There are numerous yeast and bacteria that are naturally associated with grapes and wine, however, for some their presence is not desired8,12. Although these species are usually capable of alcoholic or malolactic fermentations, it is the production of various secondary metabolites with undesirable sensory qualities that places them into the ‘spoilage’ category. The more prevalent microbial spoilage examples will be described – for more information see8,12,18. Wine spoilage can usually be managed through good winemaking practices.
Brettanomyces bruxellensis readily proliferates and can survive in wine for long periods, particularly following alcoholic fermentation and during wine ageing in oak barrels19. This yeast can cause numerous wine faults, including turbidity in unfortified wines, excessive volatile acidity in sherry, mousy taint and rancid isovaleric acid. However, its greatest impact is through the production of 4-ethylphenol and 4-ethylguaiacol which impart bandaid®, phenolic, medicinal, barnyard and earthy aromas to the wine; often affectionately referred to as ‘Brett’ character20.
Zygosaccharomyces bailii has a unique combination of properties that contribute to its role as a spoilage microorganism; high tolerance to ethanol, growth at low pH and high sugar, and resistance to preservatives used in winemaking (including SO2 and sorbic acid)18.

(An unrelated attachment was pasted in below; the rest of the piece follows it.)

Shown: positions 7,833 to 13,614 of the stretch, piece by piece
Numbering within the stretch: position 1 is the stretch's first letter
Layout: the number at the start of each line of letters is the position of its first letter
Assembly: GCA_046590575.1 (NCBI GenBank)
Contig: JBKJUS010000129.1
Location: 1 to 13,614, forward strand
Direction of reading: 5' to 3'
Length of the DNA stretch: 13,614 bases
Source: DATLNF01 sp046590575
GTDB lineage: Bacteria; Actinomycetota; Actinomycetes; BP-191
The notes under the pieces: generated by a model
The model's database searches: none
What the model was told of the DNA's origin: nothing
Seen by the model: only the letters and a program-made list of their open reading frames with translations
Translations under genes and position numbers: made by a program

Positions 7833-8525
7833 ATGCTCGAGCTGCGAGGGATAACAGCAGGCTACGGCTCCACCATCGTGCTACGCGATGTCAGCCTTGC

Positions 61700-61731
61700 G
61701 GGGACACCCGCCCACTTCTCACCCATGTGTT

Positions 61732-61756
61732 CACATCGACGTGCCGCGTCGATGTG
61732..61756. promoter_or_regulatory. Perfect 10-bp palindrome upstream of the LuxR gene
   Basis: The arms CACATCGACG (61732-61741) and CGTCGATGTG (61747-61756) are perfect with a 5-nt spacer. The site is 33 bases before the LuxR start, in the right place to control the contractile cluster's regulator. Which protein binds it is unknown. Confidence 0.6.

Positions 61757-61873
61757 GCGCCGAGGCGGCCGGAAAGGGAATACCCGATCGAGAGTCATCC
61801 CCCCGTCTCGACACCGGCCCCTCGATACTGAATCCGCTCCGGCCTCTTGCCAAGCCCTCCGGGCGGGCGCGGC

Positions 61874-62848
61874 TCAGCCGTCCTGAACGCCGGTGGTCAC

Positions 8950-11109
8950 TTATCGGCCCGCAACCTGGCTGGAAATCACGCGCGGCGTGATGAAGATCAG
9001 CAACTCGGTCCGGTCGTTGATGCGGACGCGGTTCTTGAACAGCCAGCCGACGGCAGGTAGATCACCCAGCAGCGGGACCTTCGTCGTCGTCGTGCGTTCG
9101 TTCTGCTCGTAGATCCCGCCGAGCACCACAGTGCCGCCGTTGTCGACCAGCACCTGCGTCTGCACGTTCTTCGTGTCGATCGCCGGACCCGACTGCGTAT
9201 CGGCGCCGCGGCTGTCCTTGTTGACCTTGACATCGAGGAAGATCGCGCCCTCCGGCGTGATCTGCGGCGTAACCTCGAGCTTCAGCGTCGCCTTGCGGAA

Pediococcus species in wine is undesirable as these bacteria are able to produce excessive amounts of exopolysaccharides (such as β-D-glucans) which make wines viscous with a thick texture – referred to as ‘ropy wine’21. This type of spoilage tends to occur in low acid (high pH) wines.
Acetobacter and Gluconobacter species, members of the acetic acid bacteria family (AAB), are responsible for the conversion of ethanol through acetaldehyde to acetic acid (i.e. vinegar). Wines spoiled by AAB species will smell like vinegar, bruised apples and sherry-like (acetaldehyde) or nail polish remover (ethyl acetate). As these bacteria are aerobic, their numbers can be managed through ensuring barrels are topped up regularly, SO2 concentrations are maintained and minimising the presence of oxygen during the storage of wine22.
Eveline Bartowsky is an Applied Microbiologist at Lallemand Australia. She provides the Australian and New Zealand wine industry with technical microbiological and fermentation support and oversees winemaking trials. Previously, Eveline was a Senior Research Microbiologist at The Australian Wine Research Institute leading the bacterial research team and managing the Culture Collection. She has over 23 years’ experience in wine microbiology with research interests focused on wine bacteria and malolactic fermentation, wine aroma and flavour, yeast and polyphenolics interactions and minimising wine spoilage by lactic acid and acetic acid bacteria. Following a PhD in microbiology from The University of Adelaide, Eveline undertook postdoctoral studies in Sweden (Umeå University, Umeå), USA (Washington University Medical School, St Louis) and University of Adelaide. She has wide experience with a diverse group of bacteria: Vibrio cholerae, Citrobacter freundii, and wine-associated lactic acid bacteria and acetic acid bacteria.
Provides comprehensive and practical guidance on how to control food safety hazards.